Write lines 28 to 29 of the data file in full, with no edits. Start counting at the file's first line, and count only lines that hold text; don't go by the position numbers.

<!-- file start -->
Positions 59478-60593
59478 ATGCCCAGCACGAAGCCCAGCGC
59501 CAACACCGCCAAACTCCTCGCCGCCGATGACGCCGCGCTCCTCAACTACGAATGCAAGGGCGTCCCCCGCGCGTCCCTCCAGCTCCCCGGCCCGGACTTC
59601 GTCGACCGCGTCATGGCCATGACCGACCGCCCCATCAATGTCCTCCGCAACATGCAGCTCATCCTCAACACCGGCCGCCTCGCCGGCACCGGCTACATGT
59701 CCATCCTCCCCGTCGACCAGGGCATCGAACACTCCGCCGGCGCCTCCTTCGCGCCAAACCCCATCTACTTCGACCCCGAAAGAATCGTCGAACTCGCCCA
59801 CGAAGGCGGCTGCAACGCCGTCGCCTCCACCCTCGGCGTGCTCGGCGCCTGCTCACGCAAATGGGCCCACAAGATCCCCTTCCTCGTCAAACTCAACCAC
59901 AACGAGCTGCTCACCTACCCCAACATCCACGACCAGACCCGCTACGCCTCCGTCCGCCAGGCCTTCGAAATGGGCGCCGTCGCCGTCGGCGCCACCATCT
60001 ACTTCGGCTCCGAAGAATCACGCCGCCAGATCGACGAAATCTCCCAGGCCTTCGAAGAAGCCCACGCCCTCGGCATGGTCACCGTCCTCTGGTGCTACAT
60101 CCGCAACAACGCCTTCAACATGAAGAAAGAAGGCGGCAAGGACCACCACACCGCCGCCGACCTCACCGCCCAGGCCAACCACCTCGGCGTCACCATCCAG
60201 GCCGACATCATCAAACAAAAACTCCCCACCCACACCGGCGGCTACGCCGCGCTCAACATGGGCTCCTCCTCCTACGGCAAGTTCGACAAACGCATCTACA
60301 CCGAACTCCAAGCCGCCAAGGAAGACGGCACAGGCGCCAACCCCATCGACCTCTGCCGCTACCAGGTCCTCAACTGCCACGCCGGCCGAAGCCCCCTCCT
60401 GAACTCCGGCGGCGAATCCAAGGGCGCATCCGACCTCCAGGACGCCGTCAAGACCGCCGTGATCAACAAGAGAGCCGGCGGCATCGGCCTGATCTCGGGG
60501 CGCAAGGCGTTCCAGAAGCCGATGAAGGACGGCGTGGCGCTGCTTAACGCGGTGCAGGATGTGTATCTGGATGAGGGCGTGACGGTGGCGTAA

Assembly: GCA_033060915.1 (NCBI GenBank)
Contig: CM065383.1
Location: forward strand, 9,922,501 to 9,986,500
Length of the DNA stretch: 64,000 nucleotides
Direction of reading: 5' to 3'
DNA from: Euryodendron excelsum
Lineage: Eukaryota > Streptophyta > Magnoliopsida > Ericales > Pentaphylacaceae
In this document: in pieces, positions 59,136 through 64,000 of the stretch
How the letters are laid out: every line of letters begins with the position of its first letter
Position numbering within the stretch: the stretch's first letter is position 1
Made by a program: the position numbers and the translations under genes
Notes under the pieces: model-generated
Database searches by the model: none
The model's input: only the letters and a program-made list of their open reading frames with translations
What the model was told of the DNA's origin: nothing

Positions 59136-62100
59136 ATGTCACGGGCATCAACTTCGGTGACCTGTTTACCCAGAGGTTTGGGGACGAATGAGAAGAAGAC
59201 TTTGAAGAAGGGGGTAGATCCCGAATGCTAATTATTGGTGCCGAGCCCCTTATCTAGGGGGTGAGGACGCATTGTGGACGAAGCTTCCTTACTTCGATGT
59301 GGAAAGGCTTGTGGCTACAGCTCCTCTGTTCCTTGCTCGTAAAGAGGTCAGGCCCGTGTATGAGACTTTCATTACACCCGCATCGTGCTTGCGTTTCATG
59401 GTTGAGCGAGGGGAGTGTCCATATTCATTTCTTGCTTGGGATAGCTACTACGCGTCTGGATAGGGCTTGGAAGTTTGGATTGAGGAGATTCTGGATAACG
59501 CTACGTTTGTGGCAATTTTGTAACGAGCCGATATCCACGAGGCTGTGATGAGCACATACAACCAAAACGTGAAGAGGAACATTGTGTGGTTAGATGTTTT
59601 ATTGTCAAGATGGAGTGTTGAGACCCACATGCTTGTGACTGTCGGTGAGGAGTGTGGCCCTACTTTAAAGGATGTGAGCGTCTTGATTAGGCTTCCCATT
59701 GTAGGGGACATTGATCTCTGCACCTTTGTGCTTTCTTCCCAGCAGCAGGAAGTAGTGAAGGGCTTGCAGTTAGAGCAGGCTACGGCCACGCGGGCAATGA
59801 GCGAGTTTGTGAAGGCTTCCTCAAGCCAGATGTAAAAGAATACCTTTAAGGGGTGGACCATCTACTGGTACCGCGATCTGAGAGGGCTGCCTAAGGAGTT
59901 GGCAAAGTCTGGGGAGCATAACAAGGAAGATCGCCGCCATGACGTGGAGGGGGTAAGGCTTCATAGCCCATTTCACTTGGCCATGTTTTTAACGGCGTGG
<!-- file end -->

What the model was told of the DNA's origin: nothing

Positions 59136-62100